Pemptousia and OCN have entered a strategic partnership to bring Orthodoxy Worldwide. Greek philosophers from Ionia considered held that there were four elements or essences (ousies) in nature: earth, water, fire and air. Aristotle added ether to this foursome, which would make it the fifth (pempto) essence, pemptousia, or quintessence. The incarnation of God the Word found fertile ground in man’s proclivity to beauty, to goodness, to truth and to the eternal. Orthodoxy has not functioned as some religion or sect. It was not the movement of the human spirit towards God but the revelation of the true God, Jesus Christ, to man. A basic precept of Orthodoxy is that of the person – the personhood of God and of man. Orthodoxy is not a religious philosophy or way of thinking but revelation and life standing on the foundations of divine experience; it is the transcendence of the created and the intimacy of the Uncreated. Orthodox theology is drawn to genuine beauty; it is the theology of the One “fairer than the sons of men”. So in "Pemptousia", we just want to declare this "fifth essence", the divine beaut in our life. Please note, not all Pemptousia articles have bylines. If the author is known, he or she is listed in the article above.
Ioannis Karavidopoulos, Professor Emeritus of New Testament Hermeneutics, A. U. Th.
Today’s Gospel reading presents us with two typical kinds of people: a Pharisee and a publican, both of whom are praying in the temple. They are the exact opposites of the society of the time. One was pious and righteous in the eyes of the people, an expert on the Law, a member of the group of the Pharisees, who were the leading religious class. The other was a representative of the class of sinners, of those whose profession was synonymous with rapacity, violence and swindling people out of their possessions. In the view of the whole of society at that time, a publican was the worst of sinners.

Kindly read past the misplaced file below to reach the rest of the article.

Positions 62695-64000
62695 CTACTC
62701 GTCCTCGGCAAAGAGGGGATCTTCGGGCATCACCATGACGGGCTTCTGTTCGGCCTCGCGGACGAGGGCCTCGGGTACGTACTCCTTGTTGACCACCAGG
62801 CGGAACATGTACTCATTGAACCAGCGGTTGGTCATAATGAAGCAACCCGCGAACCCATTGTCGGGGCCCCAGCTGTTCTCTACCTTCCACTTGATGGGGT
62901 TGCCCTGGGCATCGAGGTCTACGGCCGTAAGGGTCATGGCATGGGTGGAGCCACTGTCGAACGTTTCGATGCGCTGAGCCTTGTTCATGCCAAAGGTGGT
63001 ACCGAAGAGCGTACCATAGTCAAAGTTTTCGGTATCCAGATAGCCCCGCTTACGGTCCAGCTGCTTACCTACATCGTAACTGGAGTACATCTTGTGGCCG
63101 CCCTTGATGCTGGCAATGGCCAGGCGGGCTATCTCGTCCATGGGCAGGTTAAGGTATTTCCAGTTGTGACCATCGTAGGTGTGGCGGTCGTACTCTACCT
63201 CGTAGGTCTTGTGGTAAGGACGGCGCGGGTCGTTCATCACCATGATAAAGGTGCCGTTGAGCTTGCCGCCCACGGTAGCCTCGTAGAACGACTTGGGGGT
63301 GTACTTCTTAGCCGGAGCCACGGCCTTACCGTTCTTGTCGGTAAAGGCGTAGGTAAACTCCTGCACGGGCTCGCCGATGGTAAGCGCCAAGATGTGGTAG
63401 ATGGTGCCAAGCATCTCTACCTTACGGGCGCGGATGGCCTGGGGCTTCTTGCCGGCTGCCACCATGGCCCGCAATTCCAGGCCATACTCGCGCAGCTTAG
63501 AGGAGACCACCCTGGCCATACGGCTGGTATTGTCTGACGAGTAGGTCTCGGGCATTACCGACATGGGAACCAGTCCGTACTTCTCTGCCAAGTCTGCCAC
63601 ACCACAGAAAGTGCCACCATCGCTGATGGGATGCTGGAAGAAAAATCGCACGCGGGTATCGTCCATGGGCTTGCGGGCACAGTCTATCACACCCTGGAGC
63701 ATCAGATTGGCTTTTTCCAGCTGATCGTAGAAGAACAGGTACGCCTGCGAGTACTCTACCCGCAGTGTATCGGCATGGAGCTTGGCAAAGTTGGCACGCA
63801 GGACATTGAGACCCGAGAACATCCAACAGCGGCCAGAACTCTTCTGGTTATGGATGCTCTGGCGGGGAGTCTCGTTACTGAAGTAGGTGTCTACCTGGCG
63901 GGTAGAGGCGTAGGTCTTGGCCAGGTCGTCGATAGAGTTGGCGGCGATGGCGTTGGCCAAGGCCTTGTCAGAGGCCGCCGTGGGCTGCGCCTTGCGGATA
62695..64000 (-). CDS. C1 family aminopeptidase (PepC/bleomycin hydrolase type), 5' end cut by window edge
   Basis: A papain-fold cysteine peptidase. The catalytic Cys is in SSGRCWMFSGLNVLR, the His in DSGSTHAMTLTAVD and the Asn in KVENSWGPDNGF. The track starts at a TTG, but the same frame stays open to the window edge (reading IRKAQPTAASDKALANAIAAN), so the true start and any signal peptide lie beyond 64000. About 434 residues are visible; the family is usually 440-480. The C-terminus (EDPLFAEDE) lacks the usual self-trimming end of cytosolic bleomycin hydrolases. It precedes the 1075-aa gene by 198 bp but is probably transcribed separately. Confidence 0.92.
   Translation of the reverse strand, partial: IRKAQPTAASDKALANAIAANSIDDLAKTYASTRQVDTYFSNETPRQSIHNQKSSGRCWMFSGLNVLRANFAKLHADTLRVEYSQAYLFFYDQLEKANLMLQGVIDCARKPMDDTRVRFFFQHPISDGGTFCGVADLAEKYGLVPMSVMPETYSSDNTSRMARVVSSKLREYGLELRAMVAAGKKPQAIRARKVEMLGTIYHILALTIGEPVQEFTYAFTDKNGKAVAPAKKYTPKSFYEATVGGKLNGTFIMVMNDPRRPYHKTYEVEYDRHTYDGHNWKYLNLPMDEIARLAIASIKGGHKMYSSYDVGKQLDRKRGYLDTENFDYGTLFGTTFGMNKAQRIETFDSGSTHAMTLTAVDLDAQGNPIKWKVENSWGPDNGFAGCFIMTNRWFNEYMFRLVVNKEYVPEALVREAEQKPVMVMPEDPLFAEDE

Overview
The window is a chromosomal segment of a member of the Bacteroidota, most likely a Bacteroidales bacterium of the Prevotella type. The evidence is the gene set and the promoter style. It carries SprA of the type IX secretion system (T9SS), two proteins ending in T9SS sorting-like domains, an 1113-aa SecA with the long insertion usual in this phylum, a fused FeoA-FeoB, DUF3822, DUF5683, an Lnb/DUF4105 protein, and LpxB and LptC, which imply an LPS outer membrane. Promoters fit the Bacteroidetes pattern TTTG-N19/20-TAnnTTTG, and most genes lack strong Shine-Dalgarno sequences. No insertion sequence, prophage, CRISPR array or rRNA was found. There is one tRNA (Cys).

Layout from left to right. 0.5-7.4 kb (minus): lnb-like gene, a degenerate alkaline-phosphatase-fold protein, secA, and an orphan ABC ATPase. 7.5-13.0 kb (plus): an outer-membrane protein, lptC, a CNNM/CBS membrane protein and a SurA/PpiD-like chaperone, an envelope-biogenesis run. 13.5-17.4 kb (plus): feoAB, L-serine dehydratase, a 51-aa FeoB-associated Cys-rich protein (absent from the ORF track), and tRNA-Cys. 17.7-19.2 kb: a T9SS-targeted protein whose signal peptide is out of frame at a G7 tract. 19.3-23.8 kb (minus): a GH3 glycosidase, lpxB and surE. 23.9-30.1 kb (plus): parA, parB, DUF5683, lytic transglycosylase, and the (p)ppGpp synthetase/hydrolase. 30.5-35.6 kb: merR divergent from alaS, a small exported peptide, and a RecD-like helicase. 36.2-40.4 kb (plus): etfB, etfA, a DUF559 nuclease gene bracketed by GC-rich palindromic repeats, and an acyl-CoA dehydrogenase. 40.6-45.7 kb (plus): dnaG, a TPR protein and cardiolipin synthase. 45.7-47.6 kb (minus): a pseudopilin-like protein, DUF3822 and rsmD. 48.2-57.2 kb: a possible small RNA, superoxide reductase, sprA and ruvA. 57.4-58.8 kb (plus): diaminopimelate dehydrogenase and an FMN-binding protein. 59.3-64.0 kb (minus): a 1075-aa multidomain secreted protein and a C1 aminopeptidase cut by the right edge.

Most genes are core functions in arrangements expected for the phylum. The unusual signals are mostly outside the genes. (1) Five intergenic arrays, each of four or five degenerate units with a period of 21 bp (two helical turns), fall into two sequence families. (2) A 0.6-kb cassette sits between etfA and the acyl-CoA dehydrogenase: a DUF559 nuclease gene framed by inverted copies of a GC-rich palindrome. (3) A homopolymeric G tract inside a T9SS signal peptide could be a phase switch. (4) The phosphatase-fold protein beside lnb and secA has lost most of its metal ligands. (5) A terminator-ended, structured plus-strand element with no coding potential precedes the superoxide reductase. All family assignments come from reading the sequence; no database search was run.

So what do these two people say in their prayer? Let’s look first at the prayer of the Pharisee, to see if this type of practicing religious person is familiar to us today, also. ‘Lord, I thank you that I’m not like other people, an extortioner, unjust or an adulterer; or like this publican here. I fast twice a week and give the temple a tenth of all my income’. This prayer is a hymn of praise to himself and his virtues. The Pharisee lists his deeds and feels incomparably superior to the rest of the people, whom he considers to be sinners as a whole. He thanks God, or rather congratulates himself, because he’s loftier than others. He has no sense that he’s lacking anything. He’s self-sufficient and not dependent in the least on God, since he has so many of his own deeds to boast of and on which he can rest his case. For him, the center of the world isn’t God but himself and his generally-acknowledged virtues. It would be impossible for God to have a different opinion about this accomplished and virtuous man. He feels as close to God as if he’d made an agreement with Him for both of them together to judge and condemn all sinners.